Engagement with Teacher Feedback: An Exploratory Research into Chinese Student Experience in UK Higher Education

  • Fangfei Li

Student thesis: Doctoral ThesisPhD


This thesis investigates how Chinese students exert their agency when they engage with teacher feedback in UK higher education. In recent years, increasing attention has been paid to the agency of students in the feedback process. In relation to its efficacy in scaffolding the dialogical learning process, researchers have reconceptualise the notion of feedback, from ‘transmissive’ (i.e. information is transmitted from teacher to student) to ‘coconstructive’ (i.e. students act in a self-regulatory way to construct feedback information by interacting with all the participants involved in the feedback process).

Drawing on the co-constructivist view of feedback, this study explores how students construct their understanding of teacher feedback, and how they inform judgements in response to the feedback, through interaction with various contexts. The research questions guiding this study were 1) How do students from China perceive teacher feedback in the UK HE context? 2) What factors mediate the process of students transforming teacher feedback into practice? 3) What factors influence their engagement with teacher feedback in the UK HE context? This study is a qualitative exploratory research. It employs different types of semi-structured interviews (viz. background interviews, stimulated recall and retrospective interviews) to investigate feedback experiences of five Chinese postgraduate students at a UK university. Data collection covered two phases – the pre-sessional EAP programme and the first term of the MA (Master of Art) degree programme. The data were analysed thematically.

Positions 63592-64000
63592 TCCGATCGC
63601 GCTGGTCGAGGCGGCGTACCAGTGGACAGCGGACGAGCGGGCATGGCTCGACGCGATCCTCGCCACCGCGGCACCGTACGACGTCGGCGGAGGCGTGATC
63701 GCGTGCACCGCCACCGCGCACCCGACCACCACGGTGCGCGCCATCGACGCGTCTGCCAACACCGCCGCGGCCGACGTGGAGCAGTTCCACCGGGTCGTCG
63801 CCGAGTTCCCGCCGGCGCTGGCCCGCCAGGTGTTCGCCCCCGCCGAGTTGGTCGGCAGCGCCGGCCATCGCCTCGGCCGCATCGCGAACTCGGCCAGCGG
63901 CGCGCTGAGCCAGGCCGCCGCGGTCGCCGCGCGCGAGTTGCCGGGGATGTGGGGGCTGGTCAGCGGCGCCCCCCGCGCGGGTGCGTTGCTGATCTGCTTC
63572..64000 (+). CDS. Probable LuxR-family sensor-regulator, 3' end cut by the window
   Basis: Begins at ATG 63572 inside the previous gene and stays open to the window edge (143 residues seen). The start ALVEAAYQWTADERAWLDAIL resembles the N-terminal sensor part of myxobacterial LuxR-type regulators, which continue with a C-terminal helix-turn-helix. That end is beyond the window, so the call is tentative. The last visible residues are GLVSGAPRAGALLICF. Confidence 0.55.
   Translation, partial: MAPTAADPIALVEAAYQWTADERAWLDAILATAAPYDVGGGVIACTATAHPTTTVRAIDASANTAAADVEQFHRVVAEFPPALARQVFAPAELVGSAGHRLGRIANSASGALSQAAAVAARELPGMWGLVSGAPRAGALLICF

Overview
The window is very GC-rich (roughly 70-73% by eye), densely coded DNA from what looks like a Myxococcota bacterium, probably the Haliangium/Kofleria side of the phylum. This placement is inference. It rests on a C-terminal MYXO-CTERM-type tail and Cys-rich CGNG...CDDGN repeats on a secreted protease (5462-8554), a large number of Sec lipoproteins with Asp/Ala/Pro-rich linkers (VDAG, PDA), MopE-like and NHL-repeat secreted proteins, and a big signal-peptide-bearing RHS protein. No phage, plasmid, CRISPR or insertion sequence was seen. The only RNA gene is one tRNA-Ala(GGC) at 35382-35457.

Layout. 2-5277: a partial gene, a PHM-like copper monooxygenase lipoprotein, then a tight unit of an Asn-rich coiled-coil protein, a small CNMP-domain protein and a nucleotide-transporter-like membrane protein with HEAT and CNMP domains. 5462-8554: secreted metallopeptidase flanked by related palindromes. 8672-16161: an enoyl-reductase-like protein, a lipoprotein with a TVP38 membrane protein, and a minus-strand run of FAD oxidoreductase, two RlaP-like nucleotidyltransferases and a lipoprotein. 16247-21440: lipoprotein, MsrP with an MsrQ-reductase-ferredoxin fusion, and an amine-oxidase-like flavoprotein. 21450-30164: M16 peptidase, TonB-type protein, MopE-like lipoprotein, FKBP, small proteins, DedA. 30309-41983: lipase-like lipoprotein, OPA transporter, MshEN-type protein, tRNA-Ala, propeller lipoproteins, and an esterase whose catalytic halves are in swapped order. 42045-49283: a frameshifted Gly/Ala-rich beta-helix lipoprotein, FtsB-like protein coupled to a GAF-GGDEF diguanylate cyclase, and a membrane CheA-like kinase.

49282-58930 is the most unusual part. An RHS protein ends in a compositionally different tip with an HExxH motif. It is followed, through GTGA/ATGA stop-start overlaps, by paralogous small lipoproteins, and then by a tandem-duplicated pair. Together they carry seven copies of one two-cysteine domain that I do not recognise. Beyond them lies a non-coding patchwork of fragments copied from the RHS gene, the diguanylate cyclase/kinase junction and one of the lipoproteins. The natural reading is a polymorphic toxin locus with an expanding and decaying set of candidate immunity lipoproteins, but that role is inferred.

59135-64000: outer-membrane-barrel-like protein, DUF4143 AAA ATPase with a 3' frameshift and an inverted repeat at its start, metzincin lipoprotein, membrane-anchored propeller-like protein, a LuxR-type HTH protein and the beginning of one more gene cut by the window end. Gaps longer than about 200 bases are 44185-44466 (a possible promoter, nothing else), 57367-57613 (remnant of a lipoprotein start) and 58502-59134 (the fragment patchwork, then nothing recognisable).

First, the research finds that participants perceived teacher feedback as having affective, cognitive and communicative dimensions. Findings suggest that participants had conflicting and mixed emotional responses to teacher feedback. They could learn from the feedback and relate it to further learning. The findings also reveal individual differences in the students’ views of teacher feedback, with some viewing it as a provider of knowledge, as a form of telling from teachers or as a springboard for communication between teacher and student.

Second, the process that participants transformed teacher feedback into practice was mediated by 1) their abilities to critically analyse inputs in different contexts (i.e. understanding of the denotative and pragmatic meanings delivered in teachers’ suggestions and comments as well as their evaluation of exemplars) 2) the linguistic knowledge they mastered on the syntax and semantics of English as well as academic-based knowledge on disciplinary concepts and referencing conventions, and 3) their proactivity in seeking a better understanding of feedback and applying it in practices.

Third, the research identifies factors (viz. student essentialist thinking, self-perceptions of performance as well as social and epistemological factors) that influenced the students’ engagement with teacher feedback. Findings suggest that participants’ essentialist ways of identifying themselves as ‘foreign students’ and ‘non-native English speakers’ affected their interpretations of, and responses to the teacher feedback. They forged their understanding of teacher feedback by comparing the feedback with self-perceptions of their performances. The students’ interpersonal relationships with peers and teachers influenced their
engagement with feedback. They made sense of teacher feedback by interacting with peers and triangulating the feedback provided by other tutors. The students’ trust in and adoption of teacher feedback were affected by their perceptions of tutors’ position, expertise and attitudes towards students’ inquiries and assignments. The students’ construction of meaning in teacher feedback was also moderated by their epistemic beliefs, namely dualistic and pluralistic ways of knowing.

Overall, this study contributes to the ongoing discussion on students’ agency in the feedback process and enriches the current understanding of students’ engagement with teacher feedback from students’ perspectives.
Date of Award19 Jun 2019
Original languageEnglish
Awarding Institution
  • University of Bath
SupervisorXiao Lan Curdt-Christiansen (Supervisor) & Sam Carr (Supervisor)

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